Platini to find out by May 9 if CAS appeal is successful

Michel Platini will discover by May 9 if he has overturned a six-year ban from FIFA

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Michel Platini will discover by May 9 if he has overturned a six-year ban from FIFA over a $2 million payment approved by Sepp Blatter.

After failing to persuade two FIFA tribunals of his innocence, Michel Platini spent eight hours in a closed-door session at the Court of Arbitration for Sport to try to clear his name before returning as UEFA president and a FIFA vice president.

“I explained the truth. I have nothing to reproach myself for,” Platini said in French on leaving the court.

Asked twice how it felt to meet again with Blatter, who spent 90 minutes at the court as a witness for FIFA, Platini merely smiled and said: “Magnifique.”

Still, there will be no verdict before Tuesday when UEFA gathers in Budapest, Hungary, for its annual congress. The 54 European soccer federations have been without their leader for seven months ahead of the European Championship kicking off in Platini’s native France.

CAS secretary general Matthieu Reeb said Platini did not request an urgent verdict which would have allowed UEFA members to plan for an election to succeed their president since 2007.

“The arbitrators would have worked over the weekend to render a decision,” Reeb said.

Instead, a three-member panel who judged the evidence in Platini’s case afresh have up to 10 days to give their verdict.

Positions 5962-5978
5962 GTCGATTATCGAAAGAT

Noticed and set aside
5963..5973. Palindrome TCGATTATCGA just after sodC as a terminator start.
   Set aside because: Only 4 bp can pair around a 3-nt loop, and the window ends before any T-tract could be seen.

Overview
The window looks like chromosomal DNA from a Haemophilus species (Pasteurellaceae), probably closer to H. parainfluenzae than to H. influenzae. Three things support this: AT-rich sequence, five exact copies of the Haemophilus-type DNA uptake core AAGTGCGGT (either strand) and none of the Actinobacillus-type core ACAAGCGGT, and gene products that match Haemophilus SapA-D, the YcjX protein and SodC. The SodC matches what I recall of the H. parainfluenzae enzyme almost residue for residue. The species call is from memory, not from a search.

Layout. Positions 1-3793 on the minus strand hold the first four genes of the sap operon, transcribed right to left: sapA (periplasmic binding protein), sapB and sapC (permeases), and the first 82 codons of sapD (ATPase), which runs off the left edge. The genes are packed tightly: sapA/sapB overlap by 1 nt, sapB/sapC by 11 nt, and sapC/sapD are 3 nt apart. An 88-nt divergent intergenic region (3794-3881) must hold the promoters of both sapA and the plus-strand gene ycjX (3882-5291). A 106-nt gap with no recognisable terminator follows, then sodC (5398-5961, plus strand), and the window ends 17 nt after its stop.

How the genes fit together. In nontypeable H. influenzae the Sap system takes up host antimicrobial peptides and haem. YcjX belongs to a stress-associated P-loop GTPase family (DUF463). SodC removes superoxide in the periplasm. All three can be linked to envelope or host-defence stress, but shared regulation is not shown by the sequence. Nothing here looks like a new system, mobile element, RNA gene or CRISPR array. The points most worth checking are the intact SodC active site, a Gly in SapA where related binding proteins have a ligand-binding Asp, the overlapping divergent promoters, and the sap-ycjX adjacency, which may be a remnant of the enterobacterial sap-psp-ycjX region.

The CAS panel still has the authority to impose a life ban for corruption. Previously, FIFA’s ethics and appeals committees ruled out bribery as a factor, and found Platini and Blatter guilty of charges including conflict of interest and disloyalty.

Blatter, the former FIFA president, arrived at 10:30 a.m. to be a witness at FIFA’s request. He employed Platini as a presidential adviser from 1999-2002, nine years before FIFA paid Platini the $2 million in uncontracted salary.

“I accepted this task. I’m on good form and I’m happy to be a witness in this matter,” Blatter said before going in.

He emerged 90 minutes later.

“It was fair and correct,” Blatter said. “I do hope that my participation has helped to find a solution to this problem.”

Platini and his former mentor deny wrongdoing, and claim they had a verbal contract for the additional money. FIFA eventually paid Platini three months before Blatter was re-elected as president in 2011.

“I had confidence in Mr. Blatter that he would pay me,” Platini said, when asked about the nine-year delay. “What is the problem?”

Both are effectively the star witness in each other’s appeal case, and were heard on back-to-back days by the two earlier FIFA tribunals.

This time, Blatter’s appeal against his six-year ban will be heard at a later date, and by a separate CAS panel of judges.

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